We need to remember that we have no idea of what lies ahead or what might be around the next corner. We have no idea of what might befall us, or when we might have a need for someone’s compassion and understanding.
The only way we can formulate opinions and adopt a specific attitude is by putting ourselves in the other person’s position. What if I was HIV positive or had AIDS? How would I feel?
This requires that we make no decision or judgement until we understand and are aware of all the facts. Too often in life people make judgements based on hearsay and not fact. We should try to understand the other person from their perspective and their point of view. Only then can we decide on how we would like others to react and how we would like them to treat us. It is so easy to fall into the trap of becoming self-opinionated and self-righteous.
In order to gain a better understanding of attitude it is important to understand some of the factors that influence attitude.
A biased, unfair or unreasonable opinion of someone or something, especially when formed without enough thought or knowledge. People have been turned away from health care services, denied employment and shunned by friends even when they are only suspected of being HIV positive.
A feeling that other people have a bad opinion of you or do not respect you. There is a stain placed on your good name. Stigmatism describes “a process of discrediting an individual or group in the eyes of others”. A stigma devalues the person rather than a specific action.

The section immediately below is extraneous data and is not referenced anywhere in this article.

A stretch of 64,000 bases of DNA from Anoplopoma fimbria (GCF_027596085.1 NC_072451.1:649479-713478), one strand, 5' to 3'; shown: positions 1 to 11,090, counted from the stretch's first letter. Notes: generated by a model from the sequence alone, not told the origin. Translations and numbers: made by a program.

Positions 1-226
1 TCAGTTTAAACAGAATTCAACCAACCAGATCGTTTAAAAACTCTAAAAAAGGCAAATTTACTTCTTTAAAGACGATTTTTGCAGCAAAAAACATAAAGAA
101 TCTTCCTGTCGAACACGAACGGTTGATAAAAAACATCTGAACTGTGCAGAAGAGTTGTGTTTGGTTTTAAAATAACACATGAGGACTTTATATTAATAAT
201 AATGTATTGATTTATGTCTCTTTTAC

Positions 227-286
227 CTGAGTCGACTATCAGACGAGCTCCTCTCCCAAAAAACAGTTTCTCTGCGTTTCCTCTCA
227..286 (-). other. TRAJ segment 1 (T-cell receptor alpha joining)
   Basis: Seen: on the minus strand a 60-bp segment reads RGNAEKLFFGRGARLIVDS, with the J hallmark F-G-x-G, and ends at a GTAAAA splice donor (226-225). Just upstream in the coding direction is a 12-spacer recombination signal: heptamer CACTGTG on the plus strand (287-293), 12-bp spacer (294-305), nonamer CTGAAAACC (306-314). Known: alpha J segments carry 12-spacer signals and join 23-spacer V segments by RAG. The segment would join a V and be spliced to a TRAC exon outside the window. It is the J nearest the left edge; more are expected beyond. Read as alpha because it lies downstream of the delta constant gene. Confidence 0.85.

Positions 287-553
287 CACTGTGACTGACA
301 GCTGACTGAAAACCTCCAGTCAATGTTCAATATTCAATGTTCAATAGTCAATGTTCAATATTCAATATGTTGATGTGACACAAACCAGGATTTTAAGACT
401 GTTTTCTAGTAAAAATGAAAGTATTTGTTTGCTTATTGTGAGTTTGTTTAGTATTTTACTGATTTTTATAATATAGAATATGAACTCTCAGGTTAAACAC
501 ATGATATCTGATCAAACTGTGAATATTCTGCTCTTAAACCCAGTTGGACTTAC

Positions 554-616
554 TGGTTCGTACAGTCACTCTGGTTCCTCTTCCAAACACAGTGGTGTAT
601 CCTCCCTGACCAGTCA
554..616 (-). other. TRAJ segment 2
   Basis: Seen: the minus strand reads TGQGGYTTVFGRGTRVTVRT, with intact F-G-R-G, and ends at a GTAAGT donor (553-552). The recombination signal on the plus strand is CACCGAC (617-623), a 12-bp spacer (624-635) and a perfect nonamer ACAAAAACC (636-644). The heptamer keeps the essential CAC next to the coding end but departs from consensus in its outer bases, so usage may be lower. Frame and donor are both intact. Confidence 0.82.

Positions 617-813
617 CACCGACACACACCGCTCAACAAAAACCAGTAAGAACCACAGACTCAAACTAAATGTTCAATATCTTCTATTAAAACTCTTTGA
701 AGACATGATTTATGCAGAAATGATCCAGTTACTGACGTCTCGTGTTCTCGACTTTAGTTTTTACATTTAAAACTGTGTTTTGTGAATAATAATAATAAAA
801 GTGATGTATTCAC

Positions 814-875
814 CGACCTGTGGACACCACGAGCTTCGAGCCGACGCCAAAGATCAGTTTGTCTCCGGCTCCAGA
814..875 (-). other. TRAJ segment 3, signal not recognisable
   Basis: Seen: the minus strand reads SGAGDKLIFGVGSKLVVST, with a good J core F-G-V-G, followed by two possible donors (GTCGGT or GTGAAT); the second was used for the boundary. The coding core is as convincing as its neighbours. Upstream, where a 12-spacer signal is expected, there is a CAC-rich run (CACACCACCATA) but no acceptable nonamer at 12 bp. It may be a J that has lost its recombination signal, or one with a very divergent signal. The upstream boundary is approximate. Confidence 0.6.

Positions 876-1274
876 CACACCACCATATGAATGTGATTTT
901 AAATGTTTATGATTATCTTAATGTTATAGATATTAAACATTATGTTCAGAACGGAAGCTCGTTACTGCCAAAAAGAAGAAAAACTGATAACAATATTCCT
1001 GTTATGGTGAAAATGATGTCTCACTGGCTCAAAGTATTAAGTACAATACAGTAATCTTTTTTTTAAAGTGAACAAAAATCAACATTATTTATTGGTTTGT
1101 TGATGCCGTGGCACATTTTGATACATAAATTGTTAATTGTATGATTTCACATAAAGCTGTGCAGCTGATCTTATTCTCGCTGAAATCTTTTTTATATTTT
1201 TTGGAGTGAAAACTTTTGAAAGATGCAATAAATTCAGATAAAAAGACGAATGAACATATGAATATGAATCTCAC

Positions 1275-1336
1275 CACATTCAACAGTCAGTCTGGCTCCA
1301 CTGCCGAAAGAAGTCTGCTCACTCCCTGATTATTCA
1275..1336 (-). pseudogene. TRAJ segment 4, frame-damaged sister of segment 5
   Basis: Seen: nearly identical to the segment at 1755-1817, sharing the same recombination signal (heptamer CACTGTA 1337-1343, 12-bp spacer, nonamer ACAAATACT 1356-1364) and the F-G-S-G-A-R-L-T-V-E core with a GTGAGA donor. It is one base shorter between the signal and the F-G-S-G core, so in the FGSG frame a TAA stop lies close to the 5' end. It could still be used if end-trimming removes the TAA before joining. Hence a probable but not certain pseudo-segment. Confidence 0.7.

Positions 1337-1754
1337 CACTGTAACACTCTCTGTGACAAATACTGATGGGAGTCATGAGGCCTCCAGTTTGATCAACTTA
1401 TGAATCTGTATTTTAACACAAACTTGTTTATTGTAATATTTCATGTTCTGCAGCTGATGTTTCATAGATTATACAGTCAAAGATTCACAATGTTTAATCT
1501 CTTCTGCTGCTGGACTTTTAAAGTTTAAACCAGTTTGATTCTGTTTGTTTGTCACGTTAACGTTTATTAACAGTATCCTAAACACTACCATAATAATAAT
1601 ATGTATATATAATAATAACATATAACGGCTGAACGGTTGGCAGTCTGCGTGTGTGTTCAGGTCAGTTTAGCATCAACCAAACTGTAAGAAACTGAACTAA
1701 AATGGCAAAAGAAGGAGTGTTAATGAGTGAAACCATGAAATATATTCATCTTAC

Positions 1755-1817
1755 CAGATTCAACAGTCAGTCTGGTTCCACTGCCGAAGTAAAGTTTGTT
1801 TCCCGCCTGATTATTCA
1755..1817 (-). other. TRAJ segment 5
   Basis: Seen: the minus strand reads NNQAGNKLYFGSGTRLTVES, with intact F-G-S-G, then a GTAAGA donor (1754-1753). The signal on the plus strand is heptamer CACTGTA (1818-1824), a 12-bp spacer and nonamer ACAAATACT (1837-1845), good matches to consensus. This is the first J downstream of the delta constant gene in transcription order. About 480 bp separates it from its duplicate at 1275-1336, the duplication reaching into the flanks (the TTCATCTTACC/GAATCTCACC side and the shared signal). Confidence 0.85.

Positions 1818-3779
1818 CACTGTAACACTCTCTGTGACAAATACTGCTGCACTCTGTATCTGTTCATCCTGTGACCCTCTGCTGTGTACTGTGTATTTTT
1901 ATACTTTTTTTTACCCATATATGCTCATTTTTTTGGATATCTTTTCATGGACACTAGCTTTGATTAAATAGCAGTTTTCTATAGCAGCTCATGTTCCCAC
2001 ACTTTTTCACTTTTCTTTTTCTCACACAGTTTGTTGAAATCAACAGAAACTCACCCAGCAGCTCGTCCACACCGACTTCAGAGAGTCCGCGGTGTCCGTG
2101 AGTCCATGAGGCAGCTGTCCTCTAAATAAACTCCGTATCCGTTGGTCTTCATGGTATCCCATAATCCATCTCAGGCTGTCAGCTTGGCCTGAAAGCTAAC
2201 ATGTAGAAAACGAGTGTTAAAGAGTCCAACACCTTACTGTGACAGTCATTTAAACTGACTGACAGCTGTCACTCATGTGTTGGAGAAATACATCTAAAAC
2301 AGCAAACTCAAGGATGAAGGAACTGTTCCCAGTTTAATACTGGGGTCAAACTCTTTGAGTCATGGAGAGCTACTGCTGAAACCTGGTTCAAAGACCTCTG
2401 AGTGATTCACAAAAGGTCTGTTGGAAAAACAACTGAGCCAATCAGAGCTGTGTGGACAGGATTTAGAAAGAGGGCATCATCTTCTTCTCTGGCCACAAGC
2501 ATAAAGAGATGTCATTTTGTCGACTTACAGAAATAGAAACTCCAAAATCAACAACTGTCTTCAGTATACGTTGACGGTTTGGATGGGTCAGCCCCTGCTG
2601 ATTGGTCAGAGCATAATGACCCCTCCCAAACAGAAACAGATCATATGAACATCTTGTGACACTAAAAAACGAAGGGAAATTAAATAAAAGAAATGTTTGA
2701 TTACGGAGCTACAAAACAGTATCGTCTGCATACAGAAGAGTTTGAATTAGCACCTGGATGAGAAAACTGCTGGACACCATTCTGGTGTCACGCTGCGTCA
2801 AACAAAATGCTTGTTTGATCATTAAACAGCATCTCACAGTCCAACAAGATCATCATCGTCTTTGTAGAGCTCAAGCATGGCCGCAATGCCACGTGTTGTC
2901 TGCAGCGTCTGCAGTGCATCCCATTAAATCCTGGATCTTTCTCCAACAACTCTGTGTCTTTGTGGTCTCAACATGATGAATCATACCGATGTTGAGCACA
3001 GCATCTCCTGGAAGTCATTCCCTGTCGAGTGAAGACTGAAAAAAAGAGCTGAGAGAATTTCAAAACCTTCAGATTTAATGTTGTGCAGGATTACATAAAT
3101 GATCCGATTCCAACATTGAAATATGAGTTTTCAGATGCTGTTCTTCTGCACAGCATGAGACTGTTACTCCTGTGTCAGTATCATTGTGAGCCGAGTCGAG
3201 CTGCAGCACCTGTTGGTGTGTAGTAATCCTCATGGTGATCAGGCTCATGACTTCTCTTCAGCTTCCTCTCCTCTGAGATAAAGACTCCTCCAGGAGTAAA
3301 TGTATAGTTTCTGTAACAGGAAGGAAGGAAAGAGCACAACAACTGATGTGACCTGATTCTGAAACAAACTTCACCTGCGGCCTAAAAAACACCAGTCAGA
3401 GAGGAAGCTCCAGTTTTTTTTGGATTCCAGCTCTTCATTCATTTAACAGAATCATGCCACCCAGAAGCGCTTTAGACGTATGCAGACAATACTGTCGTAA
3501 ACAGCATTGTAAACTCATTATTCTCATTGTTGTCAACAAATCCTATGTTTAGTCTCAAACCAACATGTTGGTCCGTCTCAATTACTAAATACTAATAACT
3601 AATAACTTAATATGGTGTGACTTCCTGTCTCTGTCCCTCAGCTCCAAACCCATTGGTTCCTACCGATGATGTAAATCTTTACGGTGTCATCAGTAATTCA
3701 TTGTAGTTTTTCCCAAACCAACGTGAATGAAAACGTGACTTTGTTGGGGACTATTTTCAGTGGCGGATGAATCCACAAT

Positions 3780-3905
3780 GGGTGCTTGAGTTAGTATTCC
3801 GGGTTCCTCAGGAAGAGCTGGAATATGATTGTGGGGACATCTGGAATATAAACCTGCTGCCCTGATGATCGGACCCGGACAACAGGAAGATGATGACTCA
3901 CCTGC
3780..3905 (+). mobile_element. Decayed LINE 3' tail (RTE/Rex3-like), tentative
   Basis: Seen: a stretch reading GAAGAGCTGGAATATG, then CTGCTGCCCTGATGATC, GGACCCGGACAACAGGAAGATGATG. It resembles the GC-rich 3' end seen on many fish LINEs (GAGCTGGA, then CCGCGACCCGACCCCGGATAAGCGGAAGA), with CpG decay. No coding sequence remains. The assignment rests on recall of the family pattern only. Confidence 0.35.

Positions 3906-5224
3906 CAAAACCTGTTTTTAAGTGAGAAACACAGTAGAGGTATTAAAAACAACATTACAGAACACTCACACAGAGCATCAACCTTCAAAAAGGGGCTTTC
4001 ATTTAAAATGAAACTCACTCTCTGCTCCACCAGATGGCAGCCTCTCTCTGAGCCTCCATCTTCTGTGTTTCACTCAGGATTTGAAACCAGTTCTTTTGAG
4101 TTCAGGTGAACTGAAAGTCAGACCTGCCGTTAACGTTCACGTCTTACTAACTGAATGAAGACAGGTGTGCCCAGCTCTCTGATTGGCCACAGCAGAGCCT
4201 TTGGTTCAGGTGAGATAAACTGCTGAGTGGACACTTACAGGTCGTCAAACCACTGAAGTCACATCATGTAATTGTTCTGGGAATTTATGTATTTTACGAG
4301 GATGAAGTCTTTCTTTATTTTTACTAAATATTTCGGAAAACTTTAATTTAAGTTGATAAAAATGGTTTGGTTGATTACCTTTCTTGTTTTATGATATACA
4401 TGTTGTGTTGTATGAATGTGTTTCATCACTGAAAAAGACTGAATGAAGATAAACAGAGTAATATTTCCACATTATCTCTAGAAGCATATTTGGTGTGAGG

The fear of the stigma attached to HIV/AIDS may prevent people from having an HIV test and from seeking treatment. This fear may prevent a person from acknowledging his or her own HIV status. The lack of knowledge on the subject will lead to the HIV positive or AIDS victim being stigmatised or branded. How often have you heard of others not wanting to allow their children to have contact with an HIV positive person? How many people have ended the services of their maid when it was discovered that he/she was HIV positive? Are you willing to be friends with an HIV positive person or with a victim of AIDS? It is the stigma attached to the illness that causes us to feel and think in this manner. The stigma exists in most cases due to ignorance about the illness. Once the stigma exists then the tendency is to discriminate against these people. They are ill and are seen to be untouchable. We incorrectly believe they have a disability that can be spread by touch, by drinking out of the same cup, if they sneeze. We treated them like lepers with a highly infectious disease.
This refers to action taken against a person or group because of perceived differences such as race, religion or disability. Segregation, rejection and violence are forms of discrimination as is any action that treats a person or group of people differently from anyone else.
The constitutional court has ruled “the right to equality is violated whenever a person is treated differently in a way that is unfair”. When a person with HIV/AIDS is treated differently because of his/her HIV status, it is considered unfair discrimination and may provide grounds for legal action.